Many have spent the early portion of this week debating how New England Patriots coach Bill Belichick could leave in star tight end Rob Gronkowski on the extra-point team when the Pats were decimating Indianapolis on Sunday. Patriots owner Robert Kraft isn’t one of those people.
Kraft defended Belichick’s decision and says that situation has been discussed before. Kraft simply chalks the situation up as a bad break while putting the team first.
Robert Kraft joined ESPN New York with Mike Lupica to discuss building the New England franchise, if he ever imagined having such success, the situation surrounding Rob Gronkowski getting injured, the rivalry with the New York Jets and if his team is a Super Bowl-caliber team this year.
On believing that he’s not really the owner, but that he’s been put in charge of a public trust:
“That was the line that I used with my sweetheart … because she thought I was a complete kook when I paid the highest price ever paid for a sports franchise in 1994. They had 19 wins and 61 losses the five years before I bought it. They had never sold out and the games were blacked out and they were lowest in revenue. She really thought I’d lost all sense of financial stability. What I told her, because she was a great person in the community, I said if we do a good job managing this asset, we will have a greater impact than if we give away a half million dollars every week. … Anybody who puts money first, running a franchise, ultimately is not going to do well. But if you put the fans first … we know what fans want. And if they feel you’re giving them your best, and you want to win at all costs, they’ll come and support you when times are tough.”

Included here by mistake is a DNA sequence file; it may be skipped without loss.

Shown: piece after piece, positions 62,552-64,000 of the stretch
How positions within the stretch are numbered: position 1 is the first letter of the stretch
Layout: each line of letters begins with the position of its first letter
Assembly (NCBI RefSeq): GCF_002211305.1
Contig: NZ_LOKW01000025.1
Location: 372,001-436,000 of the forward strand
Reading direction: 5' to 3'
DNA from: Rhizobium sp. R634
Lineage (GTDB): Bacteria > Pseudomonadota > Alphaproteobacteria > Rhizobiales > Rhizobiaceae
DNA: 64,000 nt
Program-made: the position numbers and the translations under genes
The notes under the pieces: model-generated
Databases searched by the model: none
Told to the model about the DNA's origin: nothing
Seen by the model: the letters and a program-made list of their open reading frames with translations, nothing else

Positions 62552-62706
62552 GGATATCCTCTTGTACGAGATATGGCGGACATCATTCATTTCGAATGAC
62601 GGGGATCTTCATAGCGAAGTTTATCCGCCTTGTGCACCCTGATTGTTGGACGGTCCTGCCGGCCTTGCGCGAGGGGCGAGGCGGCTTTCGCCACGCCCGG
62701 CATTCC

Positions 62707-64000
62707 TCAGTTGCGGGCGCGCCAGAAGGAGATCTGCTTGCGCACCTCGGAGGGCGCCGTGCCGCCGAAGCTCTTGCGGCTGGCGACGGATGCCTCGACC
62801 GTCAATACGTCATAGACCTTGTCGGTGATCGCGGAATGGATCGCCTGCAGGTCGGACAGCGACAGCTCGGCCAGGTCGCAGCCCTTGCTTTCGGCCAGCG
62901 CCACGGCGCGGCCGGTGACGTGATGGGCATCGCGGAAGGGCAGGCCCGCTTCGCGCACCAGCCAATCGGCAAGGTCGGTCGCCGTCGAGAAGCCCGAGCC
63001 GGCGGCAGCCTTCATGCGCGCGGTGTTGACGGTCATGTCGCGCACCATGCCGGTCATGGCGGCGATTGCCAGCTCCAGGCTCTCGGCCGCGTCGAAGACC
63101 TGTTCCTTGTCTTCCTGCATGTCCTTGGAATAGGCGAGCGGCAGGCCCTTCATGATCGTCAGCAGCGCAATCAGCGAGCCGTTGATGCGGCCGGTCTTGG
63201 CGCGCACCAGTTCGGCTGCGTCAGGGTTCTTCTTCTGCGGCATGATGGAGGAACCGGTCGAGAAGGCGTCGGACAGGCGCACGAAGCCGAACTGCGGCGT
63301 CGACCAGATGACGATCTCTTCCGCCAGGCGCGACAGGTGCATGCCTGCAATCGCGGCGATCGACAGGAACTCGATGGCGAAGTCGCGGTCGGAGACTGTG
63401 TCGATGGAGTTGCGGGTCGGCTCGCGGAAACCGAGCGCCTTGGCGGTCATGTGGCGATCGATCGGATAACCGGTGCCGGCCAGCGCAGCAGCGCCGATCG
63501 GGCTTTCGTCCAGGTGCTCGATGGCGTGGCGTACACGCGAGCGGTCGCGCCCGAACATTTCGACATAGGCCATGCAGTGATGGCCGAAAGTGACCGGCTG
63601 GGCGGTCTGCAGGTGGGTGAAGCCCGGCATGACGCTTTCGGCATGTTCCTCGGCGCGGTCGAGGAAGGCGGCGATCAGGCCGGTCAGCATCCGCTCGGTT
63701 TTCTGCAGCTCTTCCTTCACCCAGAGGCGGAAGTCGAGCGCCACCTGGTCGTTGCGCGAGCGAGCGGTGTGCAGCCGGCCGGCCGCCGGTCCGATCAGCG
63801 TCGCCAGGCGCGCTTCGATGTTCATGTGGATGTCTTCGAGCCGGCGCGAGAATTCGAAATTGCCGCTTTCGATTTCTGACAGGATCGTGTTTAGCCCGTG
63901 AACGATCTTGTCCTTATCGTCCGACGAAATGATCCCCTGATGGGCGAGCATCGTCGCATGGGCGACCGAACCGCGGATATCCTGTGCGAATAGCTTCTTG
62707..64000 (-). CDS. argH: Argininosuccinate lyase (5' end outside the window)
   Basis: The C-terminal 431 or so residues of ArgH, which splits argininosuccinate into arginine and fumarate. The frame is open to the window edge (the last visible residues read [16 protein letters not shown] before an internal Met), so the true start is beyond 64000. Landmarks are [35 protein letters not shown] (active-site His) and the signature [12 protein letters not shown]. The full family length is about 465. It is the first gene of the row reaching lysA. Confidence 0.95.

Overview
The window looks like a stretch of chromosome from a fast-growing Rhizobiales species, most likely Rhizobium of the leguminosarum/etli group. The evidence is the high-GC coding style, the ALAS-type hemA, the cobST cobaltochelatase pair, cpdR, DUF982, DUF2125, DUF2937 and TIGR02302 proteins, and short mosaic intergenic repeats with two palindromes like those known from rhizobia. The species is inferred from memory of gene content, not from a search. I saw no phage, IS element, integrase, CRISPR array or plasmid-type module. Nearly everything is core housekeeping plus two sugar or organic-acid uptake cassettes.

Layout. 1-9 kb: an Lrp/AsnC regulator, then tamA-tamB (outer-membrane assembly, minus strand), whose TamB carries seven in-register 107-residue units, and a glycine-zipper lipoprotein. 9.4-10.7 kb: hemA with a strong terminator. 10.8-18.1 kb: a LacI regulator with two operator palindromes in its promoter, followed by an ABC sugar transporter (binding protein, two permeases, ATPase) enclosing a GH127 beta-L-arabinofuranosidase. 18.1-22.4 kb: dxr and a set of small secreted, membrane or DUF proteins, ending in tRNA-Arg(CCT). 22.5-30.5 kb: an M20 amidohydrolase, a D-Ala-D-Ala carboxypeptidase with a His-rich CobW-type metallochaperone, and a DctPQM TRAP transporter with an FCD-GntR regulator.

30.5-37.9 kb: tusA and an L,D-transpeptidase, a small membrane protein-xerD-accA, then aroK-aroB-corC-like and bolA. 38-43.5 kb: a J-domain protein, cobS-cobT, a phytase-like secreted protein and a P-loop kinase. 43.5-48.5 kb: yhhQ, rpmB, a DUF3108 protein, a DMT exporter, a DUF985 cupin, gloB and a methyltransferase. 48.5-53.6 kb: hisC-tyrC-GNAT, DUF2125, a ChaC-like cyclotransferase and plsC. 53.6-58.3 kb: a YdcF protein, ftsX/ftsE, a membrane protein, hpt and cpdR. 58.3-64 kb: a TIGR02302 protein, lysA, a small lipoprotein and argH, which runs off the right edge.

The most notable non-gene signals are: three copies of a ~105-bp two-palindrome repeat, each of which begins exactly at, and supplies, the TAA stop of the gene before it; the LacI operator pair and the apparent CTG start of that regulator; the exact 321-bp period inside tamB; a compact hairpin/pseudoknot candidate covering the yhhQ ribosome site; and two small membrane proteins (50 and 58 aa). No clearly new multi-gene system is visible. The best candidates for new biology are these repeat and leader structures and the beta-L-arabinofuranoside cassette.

You’ve put this franchise in the argument for best ever. Did you ever think that was possible when you hired Bill Belichick?:
“Remember, we’ve been privileged to own the team 18 years and we’ve gone to six Super Bowls. I didn’t think our average would be quite that good. If you think back when I hired Bill, and look at his experience in Cleveland, he was a sub-.500 coach, I got criticized pretty heavily up here, because I gave up a first pick to get him. I actually had seen him in action in ’96 when Parcells and company left. … I couldn’t hire him them as the head coach because I wanted a complete change … but when I hired him in 2000, he went 5-11 the first season and his second season he was 1-3. So he was 6-14 and I had people calling for my head. They had sent me tapes of Bill doing press conferences in Cleveland. But in life, and in any one of our businesses, I try to surround myself with good people. … Then, you’ve got to support them in the top times. That’s what separates people in business.”
On Rob Gronkowski still playing in the blowout game and breaking his arm:
“[Belichick] does make a good point, because I’ve had this discussion previous years — taking Brady out, or whatever. … When you start taking players out, then you’re saying, ‘This guy stays in; he’s not as important as the other guy.’ Remember, going back to that ’01 Super Bowl, we’ve always put team first and tried to treat everybody … the same. You can’t do it differently, and I now accept that, even though it hurts to see what happened to Gronk.”
Do you view the New York Jets as a rival?:
“It’s a tremendous rivalry. Ever since the so-called Border Wars, I’ll never forget, and Bill Parcells is a great pal of mine today … but I remember when I was trying to get Belichick to be our coach and a call came in and he said, ‘It’s Darth Vader calling.’ … It’s just, I think our fans sort of love it. … They’re always great games. The Jets always play us rough. They have a great coach down there, I think. I understand how the fans relate to him. He sort of personifies the character of the team and I know Woody has been a great partner. … There’s something about a Patriots-Jets game that just puts it on the map as something special.”
Is this a Patriots team we could see in the Super Bowl?:
“One thing I’ve learned is you never know. Things happen. … We just go week-to-week and hope we can be there at the end. The key, for me, is always to try to make the playoffs. Then, if you make the playoffs, you’ve got a chance. Then anything can happen. Look at last year. We were 13-3 and I think we were the No. 1 seed and the Giants came in at 9-7 as a road team and they just rode it right through. It’s really the teams that play well going into the end of December and January.”